On January 18, the CFPB voluntarily dismissed its case against four online installment lenders for allegedly deceiving customers by collecting debts that were not legally owed, previously covered by InfoBytes here. The complaint, filed in the United States District Court for the Northern District of Illinois, alleged, among other things, that the lenders engaged in unfair, abusive, and deceptive acts—a violation of the Dodd-Frank Act—by collecting on installment loans that are partially or wholly void under state law. In September 2017, the case was transferred to Kansas, where the Bureau’s notice of dismissal was filed. The notice does not specify a reason for the dismissal.
On June 8, the CFPB filed a petition to withdraw a 2015 CID issued to a financial services company concerning its structured settlement and annuity payment purchasing activities, and subsequently agreed to the dismissal of the petition to enforce the CID as moot due to lack of subject-matter jurisdiction. The action stems from a petition filed by the company to set aside the CID, arguing that structured settlements and annuity payment purchasing is not an extension of credit, nor qualifies as a consumer financial product. Therefore, the company claimed, its business activities do not fall under the CFPB’s UDAAP or Truth in Lending Act authority. The Bureau denied the petition, and in June 2016, it filed a memorandum in the U.S. District Court for the Eastern District of Pennsylvania for an order requiring the company to comply with the CID, asserting that “regulations authorize the Bureau to petition the district court in ‘any judicial district in which [that entity] resides, is found, or transacts business’ for an order to enforce the CID.” However, on June 5, the CFPB filed a notice to withdraw stating that “[b]ecause the CID is no longer active, the Bureau intends to soon dismiss the Petition,” and asked the court to “refrain from ruling on the petition.” The CFPB did not disclose a reason for its decision to withdraw the CID.
Notably, before the dismissal, the U.S. Chamber of Commerce (Chamber) filed an amicus brief opposing the CFPB’s petition. The Chamber opined that, should the CFPB be allowed to issue CIDs under a “virtually unlimited definition of the term ‘financial advisory services,’” under which it would include “advice with a financial element offered in connection with transactions unrelated to a consumer financial product,” it would expand the Bureau’s jurisdiction beyond the limits of Dodd-Frank’s prohibition on unfair, deceptive, and abuse acts and practices.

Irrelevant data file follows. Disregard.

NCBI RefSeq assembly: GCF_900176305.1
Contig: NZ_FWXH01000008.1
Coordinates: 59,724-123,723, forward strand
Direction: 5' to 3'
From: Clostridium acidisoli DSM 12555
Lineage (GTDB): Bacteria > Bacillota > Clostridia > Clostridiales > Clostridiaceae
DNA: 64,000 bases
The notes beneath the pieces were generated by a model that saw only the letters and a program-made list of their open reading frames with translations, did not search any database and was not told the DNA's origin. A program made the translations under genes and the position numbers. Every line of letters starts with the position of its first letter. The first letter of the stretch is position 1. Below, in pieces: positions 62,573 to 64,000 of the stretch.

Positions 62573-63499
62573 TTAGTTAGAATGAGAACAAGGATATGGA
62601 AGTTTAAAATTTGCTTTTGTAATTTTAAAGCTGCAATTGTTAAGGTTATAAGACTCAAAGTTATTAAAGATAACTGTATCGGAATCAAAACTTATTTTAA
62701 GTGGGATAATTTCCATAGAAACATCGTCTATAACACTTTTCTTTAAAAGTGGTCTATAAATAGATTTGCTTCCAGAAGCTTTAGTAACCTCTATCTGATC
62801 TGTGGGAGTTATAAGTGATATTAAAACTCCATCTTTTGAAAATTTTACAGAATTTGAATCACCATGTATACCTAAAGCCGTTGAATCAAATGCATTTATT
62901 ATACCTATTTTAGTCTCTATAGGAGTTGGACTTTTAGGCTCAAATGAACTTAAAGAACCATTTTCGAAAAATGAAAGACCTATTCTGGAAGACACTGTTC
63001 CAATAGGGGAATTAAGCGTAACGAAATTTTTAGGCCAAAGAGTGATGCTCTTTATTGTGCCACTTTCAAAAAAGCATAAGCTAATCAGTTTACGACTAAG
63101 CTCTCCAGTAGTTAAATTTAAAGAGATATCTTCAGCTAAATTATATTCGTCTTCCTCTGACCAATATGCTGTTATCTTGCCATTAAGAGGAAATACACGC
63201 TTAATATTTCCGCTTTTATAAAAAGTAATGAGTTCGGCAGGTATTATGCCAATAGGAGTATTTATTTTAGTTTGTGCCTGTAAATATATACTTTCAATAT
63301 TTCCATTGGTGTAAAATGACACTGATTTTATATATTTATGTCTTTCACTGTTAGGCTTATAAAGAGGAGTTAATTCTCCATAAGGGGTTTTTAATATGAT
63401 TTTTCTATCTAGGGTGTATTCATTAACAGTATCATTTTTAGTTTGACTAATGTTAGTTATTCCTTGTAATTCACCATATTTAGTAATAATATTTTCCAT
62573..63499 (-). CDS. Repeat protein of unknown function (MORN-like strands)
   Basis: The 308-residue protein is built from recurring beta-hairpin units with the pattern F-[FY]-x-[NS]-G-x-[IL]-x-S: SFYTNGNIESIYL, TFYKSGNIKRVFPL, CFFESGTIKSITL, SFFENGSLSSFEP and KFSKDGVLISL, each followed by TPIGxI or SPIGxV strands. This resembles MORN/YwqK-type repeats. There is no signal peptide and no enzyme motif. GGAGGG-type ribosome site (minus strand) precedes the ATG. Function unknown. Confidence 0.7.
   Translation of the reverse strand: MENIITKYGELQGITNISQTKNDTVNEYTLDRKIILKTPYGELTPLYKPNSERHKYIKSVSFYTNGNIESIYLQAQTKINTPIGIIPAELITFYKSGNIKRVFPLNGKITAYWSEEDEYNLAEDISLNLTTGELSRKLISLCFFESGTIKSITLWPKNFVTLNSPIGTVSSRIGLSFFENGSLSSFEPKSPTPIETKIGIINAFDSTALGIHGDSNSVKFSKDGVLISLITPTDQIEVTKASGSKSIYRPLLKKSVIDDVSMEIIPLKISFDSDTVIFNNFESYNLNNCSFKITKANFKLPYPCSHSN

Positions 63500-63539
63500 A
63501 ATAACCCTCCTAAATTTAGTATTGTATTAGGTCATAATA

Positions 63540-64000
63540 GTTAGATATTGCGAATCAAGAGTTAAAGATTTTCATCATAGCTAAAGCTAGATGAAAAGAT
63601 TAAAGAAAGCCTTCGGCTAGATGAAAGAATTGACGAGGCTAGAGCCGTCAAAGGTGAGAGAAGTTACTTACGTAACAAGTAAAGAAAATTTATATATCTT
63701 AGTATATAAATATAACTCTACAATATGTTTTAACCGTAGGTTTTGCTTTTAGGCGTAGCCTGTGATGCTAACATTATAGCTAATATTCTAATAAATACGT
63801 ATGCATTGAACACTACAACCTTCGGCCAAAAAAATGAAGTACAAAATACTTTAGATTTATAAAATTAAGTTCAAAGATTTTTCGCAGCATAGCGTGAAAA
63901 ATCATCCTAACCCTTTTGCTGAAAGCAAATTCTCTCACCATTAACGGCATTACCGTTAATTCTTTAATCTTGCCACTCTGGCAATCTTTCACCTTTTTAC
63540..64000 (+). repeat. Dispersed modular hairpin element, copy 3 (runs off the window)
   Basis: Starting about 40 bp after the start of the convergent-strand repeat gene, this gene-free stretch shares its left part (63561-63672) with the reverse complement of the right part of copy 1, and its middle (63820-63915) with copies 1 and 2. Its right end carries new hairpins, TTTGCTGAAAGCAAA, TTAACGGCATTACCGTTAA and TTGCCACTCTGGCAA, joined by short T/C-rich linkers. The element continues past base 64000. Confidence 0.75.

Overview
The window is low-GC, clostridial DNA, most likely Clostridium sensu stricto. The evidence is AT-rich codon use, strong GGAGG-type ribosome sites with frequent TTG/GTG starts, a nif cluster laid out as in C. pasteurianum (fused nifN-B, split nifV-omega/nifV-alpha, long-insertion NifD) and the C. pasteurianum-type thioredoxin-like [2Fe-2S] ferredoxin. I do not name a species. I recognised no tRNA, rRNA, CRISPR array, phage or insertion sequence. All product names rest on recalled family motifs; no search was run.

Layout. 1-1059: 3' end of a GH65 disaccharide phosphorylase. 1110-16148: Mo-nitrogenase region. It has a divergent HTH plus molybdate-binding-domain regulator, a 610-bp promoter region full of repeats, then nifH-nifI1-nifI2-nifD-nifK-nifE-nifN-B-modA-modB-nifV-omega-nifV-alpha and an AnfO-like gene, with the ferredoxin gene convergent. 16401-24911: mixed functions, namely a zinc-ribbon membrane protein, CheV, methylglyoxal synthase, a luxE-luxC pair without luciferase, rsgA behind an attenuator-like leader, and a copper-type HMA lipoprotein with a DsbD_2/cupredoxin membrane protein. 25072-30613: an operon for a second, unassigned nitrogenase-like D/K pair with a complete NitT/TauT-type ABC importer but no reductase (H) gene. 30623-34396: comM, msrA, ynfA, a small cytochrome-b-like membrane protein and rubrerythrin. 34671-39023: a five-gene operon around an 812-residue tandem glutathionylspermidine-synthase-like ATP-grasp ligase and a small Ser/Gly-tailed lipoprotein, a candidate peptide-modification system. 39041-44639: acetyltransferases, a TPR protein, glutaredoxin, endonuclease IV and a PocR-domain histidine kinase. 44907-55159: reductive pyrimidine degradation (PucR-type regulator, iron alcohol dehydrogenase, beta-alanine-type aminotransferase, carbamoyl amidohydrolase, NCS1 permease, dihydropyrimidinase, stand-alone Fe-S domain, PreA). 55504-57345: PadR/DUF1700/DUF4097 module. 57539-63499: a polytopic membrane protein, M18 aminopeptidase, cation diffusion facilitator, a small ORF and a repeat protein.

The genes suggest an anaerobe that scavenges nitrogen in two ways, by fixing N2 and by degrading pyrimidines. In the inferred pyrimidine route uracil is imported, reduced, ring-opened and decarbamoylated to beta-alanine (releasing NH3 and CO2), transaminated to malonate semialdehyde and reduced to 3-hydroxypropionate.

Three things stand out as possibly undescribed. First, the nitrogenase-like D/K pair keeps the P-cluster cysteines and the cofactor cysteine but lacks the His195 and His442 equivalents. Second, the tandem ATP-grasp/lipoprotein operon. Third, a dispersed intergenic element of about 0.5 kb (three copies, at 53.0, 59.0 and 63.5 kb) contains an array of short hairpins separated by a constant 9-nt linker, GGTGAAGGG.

In a Decision and Order released last month, the CFPB denied a Petition to set aside or modify a civil investigative demand (CID) directed to a data provider (“Petitioner”). The order also directed Petitioner to produce responsive information within 10 calendar days.
The CFPB originally issued the CID on January 5 in connection with its efforts to gather information about Petitioner’s business, products, services, and operations. According to Petitioner, the stated purpose of the CID “purport[ed] to exercise jurisdiction over [Petitioner] under the Fair Credit and Reporting Act (‘FCRA’) or under ‘any other federal consumer financial law.’” On January 25, Petitioner moved to set aside or modify the CID arguing, among other things, that: (i) the Bureau lacks jurisdiction over Petitioner because Petitioner is neither a consumer reporting agency (“CRA”), nor a “covered person” or “service provider” under a “federal consumer financial law”; (ii) the CID’s Notification of Purpose is impermissibly vague in that it fails to adequately state the “nature of the conduct constituting the alleged violation” and/or “the provision of law applicable to such violation”; and (iii) the CID is “impermissibly overbroad and seeks information which cannot possibly be related to or reasonably relevant to the inquiry at hand (which itself remains unclear and undefined).”